With its convenient location just 30 mins from both Brussels and Antwerp, it's simple to see why most tourists to Belgium overlook Mechelen. Fortunately, when the hordes flock to the tourist hotspots of Bruges and Ghent, the few lucky ones can roam around Mechelen tranquility, feeling like they are the only ones who's discovered Flanders' undervalued jewel.

The city is not just strikingly beautiful, but it also has a remarkable heritage for a town of its size. Mechelen's old town center, which has plenty of gabled construction and magnificent old buildings still intact, is a terrific site to get a glimpse of medieval Belgium, even though its monuments aren't as well-known as those in tourist favorite Bruges. Visitors have all the elements of a European classic when they combine riverbank walks, art galleries, superb food, and gorgeous Baroque residences. Let’s see what to do in one of the most unique places to visit in Belgium.


Let's Take A Walk

Climb, Climb, Climb

The Saint Rumbold's Tower, Mechelen's icon, stands majestically. Visitors can see it from everywhere in the city if they look up.

The 97-meter-tall tower was started in 1452 but never completed due to a shortage of money. The clock in the tower was once the world's largest, even bigger than Big Ben's. Whereas the clock is no longer present, the Carillion continues to chime every fifteen minutes, with a lesser chime called the Mechelen Halfke, or 'Little Mechelen Half,' playing every 7.5 minutes.

The summit is an over 500-step ascent, but at the pinnacle is the tower's observation deck, which on a clear day provides vistas of both Brussels and Antwerp.

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Let's Get Lost

Beguinages were established around the period of the Crusades, when many men died in battle, leaving their women widowed and their children orphaned. Instead of joining a monastery, many women formed their own societies and were self-sufficient. The beguinages grew into miniature villages within cities, controlled entirely by women and complete with bakeries, breweries, care centers, and churches.

The little and big beguinages of Mechelen are the oldest of these communities, going back to the 13th century. The Large Beguinage in Mechelen has been incorporated into the UNESCO World Heritage List along with beguinages in 12 other Flemish metropolises.

The Markets Of Mechelen

Mechelen's focal point has been the famous Grote Markt, or market square. The square is flanked on all sides by eighteenth-century Renaissance and Rococo monuments, many of which have classic step-gabled Belgian roofs. In the fourteenth century, the town hall was used as a textile hall. The hall was planned to feature a belfry like the cloth hall in Bruges, but it was never finished, and instead, the clock tower of St. Rumbold's was utilized. The beautiful Palace of the Great Council sits to the left of the town hall, but it was never used as a gathering spot for the Great Council. Now, the Grote Markt is a pedestrian zone, and on Saturday mornings, it holds a busy market where visitors can people watch and get their breakfast.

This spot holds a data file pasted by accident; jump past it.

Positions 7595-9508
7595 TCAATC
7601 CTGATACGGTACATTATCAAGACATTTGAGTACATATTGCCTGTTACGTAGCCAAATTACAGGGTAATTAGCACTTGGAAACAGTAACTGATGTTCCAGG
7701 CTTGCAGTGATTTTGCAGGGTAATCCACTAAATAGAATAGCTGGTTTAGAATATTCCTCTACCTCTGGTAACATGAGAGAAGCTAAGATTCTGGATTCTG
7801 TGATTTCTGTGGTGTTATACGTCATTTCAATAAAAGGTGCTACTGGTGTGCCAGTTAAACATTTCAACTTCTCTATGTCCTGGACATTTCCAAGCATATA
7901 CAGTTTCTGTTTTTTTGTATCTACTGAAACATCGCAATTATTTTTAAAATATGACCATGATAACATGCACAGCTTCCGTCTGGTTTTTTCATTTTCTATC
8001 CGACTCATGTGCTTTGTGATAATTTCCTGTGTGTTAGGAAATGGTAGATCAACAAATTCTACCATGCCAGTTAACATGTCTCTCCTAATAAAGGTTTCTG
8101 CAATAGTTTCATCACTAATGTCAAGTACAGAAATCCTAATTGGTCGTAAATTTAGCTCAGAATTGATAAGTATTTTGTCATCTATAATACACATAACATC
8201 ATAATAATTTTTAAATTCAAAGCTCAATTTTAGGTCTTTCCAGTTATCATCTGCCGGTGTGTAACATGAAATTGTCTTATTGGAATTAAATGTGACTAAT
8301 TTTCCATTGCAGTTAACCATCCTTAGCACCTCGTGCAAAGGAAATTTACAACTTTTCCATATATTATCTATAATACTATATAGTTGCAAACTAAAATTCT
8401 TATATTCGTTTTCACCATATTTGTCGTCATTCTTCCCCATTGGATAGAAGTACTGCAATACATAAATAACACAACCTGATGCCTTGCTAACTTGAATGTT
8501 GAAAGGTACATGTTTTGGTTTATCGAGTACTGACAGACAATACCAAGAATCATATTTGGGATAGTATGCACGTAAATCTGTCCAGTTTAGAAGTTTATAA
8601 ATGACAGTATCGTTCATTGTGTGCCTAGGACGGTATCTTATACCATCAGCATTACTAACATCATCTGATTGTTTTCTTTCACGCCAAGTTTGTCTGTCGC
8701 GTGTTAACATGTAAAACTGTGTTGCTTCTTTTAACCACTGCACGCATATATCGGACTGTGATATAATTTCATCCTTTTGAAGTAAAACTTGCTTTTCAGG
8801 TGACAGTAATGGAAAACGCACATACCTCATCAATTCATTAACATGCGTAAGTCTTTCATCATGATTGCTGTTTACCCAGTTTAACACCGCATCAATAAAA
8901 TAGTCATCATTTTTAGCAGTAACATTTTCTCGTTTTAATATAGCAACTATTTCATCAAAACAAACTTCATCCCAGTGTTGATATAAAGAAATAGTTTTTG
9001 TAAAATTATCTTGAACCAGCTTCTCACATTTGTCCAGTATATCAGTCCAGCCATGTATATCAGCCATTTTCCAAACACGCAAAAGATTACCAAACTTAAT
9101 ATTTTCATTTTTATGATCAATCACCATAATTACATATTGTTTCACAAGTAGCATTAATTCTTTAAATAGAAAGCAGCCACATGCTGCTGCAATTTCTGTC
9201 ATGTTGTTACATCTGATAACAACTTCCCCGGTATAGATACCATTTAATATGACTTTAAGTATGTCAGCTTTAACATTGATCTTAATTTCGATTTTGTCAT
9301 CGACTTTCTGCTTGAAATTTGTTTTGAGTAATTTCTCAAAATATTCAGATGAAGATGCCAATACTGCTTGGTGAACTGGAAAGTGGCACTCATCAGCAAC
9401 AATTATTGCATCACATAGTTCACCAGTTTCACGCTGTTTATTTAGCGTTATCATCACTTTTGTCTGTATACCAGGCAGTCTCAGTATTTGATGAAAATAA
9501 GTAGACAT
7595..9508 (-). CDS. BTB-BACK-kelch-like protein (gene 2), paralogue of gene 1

Travel Back To Another Era

Do you want to learn more about Mechelen in the Burgundian age? Visitors have surely arrived at the right location!

Museum Hof van Busleyden will take tourists on an immersive tour through the past centuries, demonstrating how the town is still affected by its glorious past.

The museum is housed in the most magnificent Renaissance palace and features a range of themed areas. It examines this key political and cultural time in Mechelen and the Netherlands, from noisy and buzzing rooms to more secluded and calmer areas. It is like visiting an abandoned castle in Europe which has been revamped into a museum.

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Eat Up In Mechelen

De Fortunye

De Fortunye is a delightful blend of food sharing, delectable cuisine, a chill ambiance, and nice, light-touch but pleasant service. The main course entrees include fish with gin tonic and granny apple crumbles, redfish with asparagus and courgette atop a wheat beer foam prepared by local craft brewers, and duck confit with the regional Gouden Carolus malty beer sauce with cornmeal, papaya, and mustard.

De Vleeshalle

The old Mechelen poultry shop has been turned into De Vleeshalle, a culinary destination in the heart of Mechelen. There are twelve food vendors offering a wide range of foods and beverages.

There's something for everyone, from poke bowls to ice cream to tapas to fish and chips. Tourists can sit anywhere they like to savor their cuisine or a beverage because chairs and tables are spread throughout the space.


Visitors must visit the Sava in Mechelen's Grand Place if they want to have a decent glass or two of wine or cava while eating some delicious tapas. They provide a large selection of wine by the glass. Folks can order a variety of tapas even a spicy mix. This dish, which comprises chicken, meatballs, asparagus, and pepper, is ideal for a light meal with a bottle of wine. Guests also get some baguette and olive oil with this.

Outside, guests enjoy a spectacular view of the Market and Mechelen's most iconic tower. It is a great place to visit on a Sunday evening or to kick off the weekend.

Mechelen could be described as Belgium's most undervalued city without being overly dramatic. It is well worth a visit if visitors are looking for a relaxing vacation and learn about Europe’s history.